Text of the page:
The government has performed a U-turn over the technology, which was not part of the RHI policy when it was released in July 2013 because of fears over certain pollutants discharged from such boilers.
The concerns surrounded polycyclic aromatic hydrocarbons (PAHs) – which are categorised as priority hazardous substances by the EU – and their impact on water quality.
Research by Defra has now revealed that a small amount of PAHs is released in the condensate from condensing biomass boilers, but the levels are too low to pose a significant threat to the environment, and water treatment ensures the risk of aquatic PAH pollution is minimal.
Simon Allan, Plumb Center’s renewables director, said: “At Plumb and Parts Center we’re delighted with the news that condensing biomass boilers will be included in the domestic RHI.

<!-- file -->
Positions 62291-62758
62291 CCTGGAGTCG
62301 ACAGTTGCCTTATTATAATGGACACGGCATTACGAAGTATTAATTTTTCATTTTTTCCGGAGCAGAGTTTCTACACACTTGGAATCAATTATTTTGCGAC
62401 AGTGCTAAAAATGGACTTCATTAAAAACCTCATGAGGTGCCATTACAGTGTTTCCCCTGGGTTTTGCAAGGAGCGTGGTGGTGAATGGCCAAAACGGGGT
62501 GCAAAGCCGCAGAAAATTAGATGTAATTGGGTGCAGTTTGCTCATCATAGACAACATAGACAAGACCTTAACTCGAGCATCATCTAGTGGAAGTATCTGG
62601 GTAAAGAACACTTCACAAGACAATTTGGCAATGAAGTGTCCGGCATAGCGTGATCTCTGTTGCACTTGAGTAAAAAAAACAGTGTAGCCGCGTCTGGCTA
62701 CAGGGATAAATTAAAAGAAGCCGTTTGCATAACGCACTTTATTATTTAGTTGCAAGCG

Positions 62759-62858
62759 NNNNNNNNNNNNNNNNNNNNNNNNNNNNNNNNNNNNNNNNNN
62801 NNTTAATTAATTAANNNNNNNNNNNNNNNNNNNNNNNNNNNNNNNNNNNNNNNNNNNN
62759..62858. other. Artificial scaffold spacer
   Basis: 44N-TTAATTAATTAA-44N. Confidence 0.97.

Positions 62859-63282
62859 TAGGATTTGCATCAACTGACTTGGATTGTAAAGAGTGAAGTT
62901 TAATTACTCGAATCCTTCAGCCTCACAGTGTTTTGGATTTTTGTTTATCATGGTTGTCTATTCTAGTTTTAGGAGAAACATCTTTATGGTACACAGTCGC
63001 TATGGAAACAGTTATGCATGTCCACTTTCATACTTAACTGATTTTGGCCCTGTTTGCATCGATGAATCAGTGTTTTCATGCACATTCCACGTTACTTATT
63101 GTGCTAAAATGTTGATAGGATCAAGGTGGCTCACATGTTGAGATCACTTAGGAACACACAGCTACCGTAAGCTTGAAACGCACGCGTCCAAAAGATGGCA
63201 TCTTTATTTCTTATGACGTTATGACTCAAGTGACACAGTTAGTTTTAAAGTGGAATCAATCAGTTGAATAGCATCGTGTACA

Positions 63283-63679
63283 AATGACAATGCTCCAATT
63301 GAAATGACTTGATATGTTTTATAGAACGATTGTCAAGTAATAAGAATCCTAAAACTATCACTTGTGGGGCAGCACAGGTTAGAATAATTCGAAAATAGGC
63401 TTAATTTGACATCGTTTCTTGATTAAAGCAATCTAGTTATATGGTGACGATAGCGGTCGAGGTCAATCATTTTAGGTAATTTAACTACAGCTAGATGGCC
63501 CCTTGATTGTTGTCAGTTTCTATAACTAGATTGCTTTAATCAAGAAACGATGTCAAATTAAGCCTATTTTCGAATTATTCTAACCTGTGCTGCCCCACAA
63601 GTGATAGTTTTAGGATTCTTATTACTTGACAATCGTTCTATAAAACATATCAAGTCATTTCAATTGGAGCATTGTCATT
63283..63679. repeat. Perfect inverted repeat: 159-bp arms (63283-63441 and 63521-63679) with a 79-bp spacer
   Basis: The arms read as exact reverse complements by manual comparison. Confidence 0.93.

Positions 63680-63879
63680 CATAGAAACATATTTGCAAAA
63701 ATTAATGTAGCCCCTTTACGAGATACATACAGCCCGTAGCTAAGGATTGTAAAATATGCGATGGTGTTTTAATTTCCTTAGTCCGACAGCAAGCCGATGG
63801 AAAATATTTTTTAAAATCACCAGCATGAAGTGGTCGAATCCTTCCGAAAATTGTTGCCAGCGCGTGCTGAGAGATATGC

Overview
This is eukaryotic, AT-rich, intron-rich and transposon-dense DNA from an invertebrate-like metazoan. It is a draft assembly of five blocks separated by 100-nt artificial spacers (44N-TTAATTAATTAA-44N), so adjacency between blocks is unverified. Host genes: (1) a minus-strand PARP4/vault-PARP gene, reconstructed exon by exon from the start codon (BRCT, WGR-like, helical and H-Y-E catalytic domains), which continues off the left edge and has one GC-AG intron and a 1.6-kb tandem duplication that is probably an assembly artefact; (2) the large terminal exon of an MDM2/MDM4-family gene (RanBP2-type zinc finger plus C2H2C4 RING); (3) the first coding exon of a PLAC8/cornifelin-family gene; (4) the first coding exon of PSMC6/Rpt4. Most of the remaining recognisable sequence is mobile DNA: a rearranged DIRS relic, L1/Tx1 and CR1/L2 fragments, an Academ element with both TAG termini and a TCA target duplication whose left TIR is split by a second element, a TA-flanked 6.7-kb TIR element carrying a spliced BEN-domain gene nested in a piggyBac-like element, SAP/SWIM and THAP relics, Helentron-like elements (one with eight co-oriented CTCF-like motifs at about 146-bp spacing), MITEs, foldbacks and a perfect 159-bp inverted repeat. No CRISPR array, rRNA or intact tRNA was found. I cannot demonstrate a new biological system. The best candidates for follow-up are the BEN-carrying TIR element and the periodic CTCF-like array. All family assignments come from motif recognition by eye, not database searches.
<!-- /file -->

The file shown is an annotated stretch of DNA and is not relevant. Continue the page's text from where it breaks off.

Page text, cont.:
“This move provides great business opportunities for installers, and gives people more options when looking for ways to heat their homes safely, cleanly and efficiently.
“Installers who want to find out more about condensing biomass boilers will be able to at Ecobuild 2014. We’ll have a demonstration model at our Practical Installer Arena, so pop along to see how the technology works, and the benefits it can have for your customers.”